Sixty-nine geese caught on lake
By Jane Myhra
A total of 69 Canadian geese were caught during a roundup on Friday, June 26, in Iola.
At a board meeting on June 30, the Lake Iola Lake Protection and Rehabilitation District reported that 19 of the 69 were adult geese.
Prior to the roundup, members of the Lake District counted 75 geese on Lake Iola.
A tentative date for the roundup was scheduled in early June with the USDA Wildlife Service. The final decision was made on Wednesday, June 24, by the Lake District board.
The WS crew, with the help of four Lake District members, rounded up the geese in about an hour.
They found the geese between the village boat landing and Legion Park.
The geese were herded across the lake toward the collection site, where they were surrounded by gates and coaxed into a truck and then into cages.
According to Lake District Chair John Bertelson, three adult geese escaped capture before reaching the collection site.
“It was a very interesting process,” said Bertelson.
He credited the local volunteers with helping to speed up the process, which will help reduce the cost.
“It was a big job and it was a big success,” said Jerry Harvancik. “I haven’t seen a goose since.”
Bertelson said there have been three geese spotted in the area, and there are probably a few more.
“We are not going to get a goose-free lake,” he said. “The goal is to keep the population the same as it was during the draw down.”
Several people in attendance at the meeting asked if there would be a roundup every year.
“I don’t think we will need to do it every year,” said Lyle Nauman. “If we get enough cooperation with egg oiling, we may not need to do (a roundup) again.”
According to Nauman, the young geese raised on the lake last year will be back next spring to nest. He estimates this will add about 10-12 adults to the resident goose population.
Nauman is a wildlife expert who was appointed to the board in June.
Bertelson reported that the meat from the rounded-up geese will be donated to food pantries and to the Wisconsin Department of Natural Resource’s MacKenzie Center located near Poynette.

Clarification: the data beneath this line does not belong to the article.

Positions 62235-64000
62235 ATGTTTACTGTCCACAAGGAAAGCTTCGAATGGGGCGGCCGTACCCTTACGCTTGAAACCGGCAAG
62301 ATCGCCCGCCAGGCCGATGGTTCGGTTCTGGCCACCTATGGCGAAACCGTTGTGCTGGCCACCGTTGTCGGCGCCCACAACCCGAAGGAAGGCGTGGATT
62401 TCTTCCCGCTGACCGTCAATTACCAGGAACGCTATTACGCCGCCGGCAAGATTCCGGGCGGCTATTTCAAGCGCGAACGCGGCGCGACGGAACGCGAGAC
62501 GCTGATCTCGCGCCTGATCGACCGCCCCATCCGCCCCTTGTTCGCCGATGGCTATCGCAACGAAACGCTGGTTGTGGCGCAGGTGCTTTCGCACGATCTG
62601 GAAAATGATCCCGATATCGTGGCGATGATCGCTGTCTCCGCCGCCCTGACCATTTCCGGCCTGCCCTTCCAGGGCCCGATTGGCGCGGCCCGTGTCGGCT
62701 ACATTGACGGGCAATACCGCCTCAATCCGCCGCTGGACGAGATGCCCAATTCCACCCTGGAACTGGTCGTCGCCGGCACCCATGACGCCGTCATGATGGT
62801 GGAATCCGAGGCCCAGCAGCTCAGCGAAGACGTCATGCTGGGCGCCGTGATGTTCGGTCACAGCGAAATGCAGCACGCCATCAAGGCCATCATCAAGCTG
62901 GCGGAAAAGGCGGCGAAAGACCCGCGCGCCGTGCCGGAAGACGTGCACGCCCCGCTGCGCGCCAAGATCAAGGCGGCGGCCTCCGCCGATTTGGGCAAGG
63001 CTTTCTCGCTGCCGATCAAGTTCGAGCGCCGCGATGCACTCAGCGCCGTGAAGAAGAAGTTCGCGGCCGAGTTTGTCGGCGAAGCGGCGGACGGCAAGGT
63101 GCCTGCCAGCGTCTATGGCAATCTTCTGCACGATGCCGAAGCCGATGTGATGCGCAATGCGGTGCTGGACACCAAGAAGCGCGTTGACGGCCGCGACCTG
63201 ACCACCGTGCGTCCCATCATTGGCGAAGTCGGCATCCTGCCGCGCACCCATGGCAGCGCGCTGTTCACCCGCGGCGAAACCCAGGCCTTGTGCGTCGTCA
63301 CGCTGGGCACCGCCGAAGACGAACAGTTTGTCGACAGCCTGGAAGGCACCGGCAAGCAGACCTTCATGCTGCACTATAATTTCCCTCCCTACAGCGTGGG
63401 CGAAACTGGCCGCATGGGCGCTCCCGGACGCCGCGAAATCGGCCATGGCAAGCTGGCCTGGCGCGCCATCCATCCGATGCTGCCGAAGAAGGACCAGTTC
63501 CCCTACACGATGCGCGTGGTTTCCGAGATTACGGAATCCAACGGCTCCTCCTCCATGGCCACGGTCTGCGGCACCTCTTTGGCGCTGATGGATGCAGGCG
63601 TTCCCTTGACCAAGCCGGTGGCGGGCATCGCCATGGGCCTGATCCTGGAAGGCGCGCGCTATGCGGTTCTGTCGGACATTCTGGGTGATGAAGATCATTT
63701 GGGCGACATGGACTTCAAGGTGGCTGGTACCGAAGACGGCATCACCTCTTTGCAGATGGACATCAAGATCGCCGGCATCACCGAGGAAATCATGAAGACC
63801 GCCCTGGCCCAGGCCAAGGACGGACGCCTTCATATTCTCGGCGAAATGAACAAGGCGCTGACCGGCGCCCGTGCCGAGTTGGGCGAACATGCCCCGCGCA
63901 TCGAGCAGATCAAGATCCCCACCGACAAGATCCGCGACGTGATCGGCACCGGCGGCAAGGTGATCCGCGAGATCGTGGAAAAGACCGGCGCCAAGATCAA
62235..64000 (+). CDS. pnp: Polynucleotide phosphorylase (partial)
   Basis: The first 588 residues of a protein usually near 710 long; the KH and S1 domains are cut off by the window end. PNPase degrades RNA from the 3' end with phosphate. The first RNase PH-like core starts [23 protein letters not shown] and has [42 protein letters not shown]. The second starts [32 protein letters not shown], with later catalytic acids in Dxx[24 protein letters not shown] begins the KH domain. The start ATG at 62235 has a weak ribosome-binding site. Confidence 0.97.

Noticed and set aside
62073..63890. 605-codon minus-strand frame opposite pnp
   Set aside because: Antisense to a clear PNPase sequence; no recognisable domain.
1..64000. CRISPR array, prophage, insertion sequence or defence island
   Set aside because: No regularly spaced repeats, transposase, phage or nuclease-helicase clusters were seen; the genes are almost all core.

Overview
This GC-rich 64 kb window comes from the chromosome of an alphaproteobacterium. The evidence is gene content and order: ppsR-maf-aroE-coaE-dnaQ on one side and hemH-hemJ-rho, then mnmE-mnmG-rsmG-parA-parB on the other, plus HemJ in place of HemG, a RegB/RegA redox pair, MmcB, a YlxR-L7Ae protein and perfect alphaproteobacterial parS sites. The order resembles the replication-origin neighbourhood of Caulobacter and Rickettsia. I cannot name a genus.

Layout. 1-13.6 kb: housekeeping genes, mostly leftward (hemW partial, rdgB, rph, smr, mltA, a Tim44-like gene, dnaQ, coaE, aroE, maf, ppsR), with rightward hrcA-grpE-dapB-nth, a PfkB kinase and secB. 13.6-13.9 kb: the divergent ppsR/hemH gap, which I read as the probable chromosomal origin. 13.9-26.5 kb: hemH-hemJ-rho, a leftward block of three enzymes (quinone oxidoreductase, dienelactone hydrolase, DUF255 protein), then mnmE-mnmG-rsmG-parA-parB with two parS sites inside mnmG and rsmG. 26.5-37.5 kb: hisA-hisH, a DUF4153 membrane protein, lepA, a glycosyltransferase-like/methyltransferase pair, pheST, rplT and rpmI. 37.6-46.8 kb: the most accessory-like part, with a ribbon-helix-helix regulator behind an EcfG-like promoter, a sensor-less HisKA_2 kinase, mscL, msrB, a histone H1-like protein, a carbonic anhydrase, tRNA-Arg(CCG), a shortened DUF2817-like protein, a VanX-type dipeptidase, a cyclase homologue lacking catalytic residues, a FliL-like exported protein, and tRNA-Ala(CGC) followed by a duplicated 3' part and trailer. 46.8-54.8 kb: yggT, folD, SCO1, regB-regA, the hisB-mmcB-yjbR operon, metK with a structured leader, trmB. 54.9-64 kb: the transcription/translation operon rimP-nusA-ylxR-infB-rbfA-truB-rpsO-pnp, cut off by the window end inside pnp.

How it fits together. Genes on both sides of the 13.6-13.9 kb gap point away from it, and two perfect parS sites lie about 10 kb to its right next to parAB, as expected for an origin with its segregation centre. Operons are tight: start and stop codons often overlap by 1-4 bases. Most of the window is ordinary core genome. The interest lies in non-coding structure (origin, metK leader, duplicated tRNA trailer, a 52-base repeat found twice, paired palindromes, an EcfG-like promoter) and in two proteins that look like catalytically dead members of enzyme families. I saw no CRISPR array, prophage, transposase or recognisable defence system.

The MacKenzie Center houses animals native to Wisconsin that are injured, orphaned or for some other reason cannot be released into the wild. The center only accepts animals from licensed wildlife rehabilitators.
The donated meat will help to feed the wild animals.
“I do not support killing for killing sake, so the fact that the geese were processed for food is important to me,” Bertelson said. “In fact, if there were enough natural predators to keep the goose population in check, we wouldn’t even have to consider this lake management tool.”
“I understand the position of those who did not want us to do (a roundup), but I felt that waiting until next year would mean dealing with even more birds,” he said. “Anyone who would like to help us manage the goose population without resorting to a harvest, I encourage you to report any goose nest on the lake so that we can oil the eggs.”
According to Bertelson, nesting normally starts in March, or whenever the ice goes out for the season.
When eggs are properly oiled, they do not hatch. The adult geese continue to sit on the oiled eggs all summer, preventing them from laying additional eggs.
Less geese, less mess
According to Bertelson, the Canadian goose roundup will help keep the lake and the lake area clean.
The 19 adult geese captured in the recent roundup would have produced at least 4,000 pounds of feces in a typical seven-month season. If all 69 geese were adults, they would produce 14,000 pounds (seven tons) of feces per year.
When that 7 tons of feces is deposited where people live and play, it creates both aesthetic and health hazard issues.
Even if the feces were not deposited on land, in the water it contributes to weed growth and also bacteria that causes swimmer’s itch.